It could be that one day I wake up and I can't do something new. But at the moment, it's been pretty all right for about 5 years, so that's not bad. - That's quite interesting that you say diagnosis was at ten, because I tend to think of limb girdle as something that is diagnosed like a really long time before... Or, I don't know... I guess we know guys like Martin Hywood, who's slowly losing the ability to walk at the age of 40 or whatever, and then, so I kind of think of people who are using a wheelchair permanently at the age of sixteen, seventeen, eighteen, I kind of just assume that the diagnosis is almost like when they're four, five, six - almost similar to when people are diagnosed with Duchenne muscular dystrophy.
- Yeah, it is very different, as I say. There was nothing particularly noticably different about me until we got to that point. I did all the sports, I did all the things.... Karate and gosh knows what else..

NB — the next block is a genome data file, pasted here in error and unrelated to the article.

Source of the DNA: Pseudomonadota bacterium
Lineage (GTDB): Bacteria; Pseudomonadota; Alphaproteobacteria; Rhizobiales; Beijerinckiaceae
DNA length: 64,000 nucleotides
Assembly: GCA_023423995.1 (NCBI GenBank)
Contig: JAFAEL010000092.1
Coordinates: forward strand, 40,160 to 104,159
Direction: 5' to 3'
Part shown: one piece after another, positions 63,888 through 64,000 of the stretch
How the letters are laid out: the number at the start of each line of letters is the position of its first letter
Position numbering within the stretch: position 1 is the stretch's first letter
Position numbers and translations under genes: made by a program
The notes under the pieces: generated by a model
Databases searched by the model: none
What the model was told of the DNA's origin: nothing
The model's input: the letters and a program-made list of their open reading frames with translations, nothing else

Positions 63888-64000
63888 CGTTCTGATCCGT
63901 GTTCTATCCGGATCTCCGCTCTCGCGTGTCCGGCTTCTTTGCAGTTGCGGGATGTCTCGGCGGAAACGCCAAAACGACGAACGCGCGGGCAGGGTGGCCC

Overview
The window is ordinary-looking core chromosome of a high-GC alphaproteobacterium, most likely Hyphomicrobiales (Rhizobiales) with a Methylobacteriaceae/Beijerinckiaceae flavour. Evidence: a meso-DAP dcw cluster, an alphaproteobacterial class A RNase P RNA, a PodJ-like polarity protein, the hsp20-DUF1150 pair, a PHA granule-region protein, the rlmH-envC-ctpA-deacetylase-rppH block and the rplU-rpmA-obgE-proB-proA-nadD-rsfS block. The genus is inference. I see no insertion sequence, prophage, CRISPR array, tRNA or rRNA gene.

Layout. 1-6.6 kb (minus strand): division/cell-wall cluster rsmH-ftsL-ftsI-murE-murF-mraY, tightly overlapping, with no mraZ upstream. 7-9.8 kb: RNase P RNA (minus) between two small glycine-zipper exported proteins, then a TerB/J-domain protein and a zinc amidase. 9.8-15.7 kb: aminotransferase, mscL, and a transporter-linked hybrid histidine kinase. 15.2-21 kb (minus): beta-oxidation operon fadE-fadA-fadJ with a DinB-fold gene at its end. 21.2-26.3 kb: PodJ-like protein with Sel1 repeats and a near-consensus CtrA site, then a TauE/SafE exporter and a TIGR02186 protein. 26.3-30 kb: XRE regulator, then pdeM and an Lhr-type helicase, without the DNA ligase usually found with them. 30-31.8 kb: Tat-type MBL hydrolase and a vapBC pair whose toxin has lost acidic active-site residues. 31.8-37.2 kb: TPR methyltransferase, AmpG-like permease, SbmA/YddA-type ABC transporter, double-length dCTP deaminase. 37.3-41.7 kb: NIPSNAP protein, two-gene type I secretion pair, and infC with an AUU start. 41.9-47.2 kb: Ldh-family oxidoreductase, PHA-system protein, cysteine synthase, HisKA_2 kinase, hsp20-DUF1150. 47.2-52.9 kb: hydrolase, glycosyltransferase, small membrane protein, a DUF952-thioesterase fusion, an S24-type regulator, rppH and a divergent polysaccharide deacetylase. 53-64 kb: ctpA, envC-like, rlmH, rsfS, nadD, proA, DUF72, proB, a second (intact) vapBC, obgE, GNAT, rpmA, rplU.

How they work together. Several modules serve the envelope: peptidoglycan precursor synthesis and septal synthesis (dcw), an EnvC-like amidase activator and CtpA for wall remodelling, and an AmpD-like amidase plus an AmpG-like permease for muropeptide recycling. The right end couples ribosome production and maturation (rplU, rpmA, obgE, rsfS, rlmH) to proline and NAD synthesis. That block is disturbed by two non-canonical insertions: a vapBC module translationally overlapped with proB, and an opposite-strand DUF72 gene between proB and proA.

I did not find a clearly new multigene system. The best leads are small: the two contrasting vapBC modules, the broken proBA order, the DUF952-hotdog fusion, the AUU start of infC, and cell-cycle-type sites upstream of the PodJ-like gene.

Camping, skiing, all the normal stuff, and it was never noticeable that there was anything different about the way that I would do things and then after that, they started to see deterioration. And as with a lot of degenerative conditions, once one thing goes then things start to topple quite quickly after that just because your muscular just starts to change. But yeah, until that point, there was no kind of indication... There's nothing in my family, I was a complete anomaly, a complete surprise when I got the diagnosis.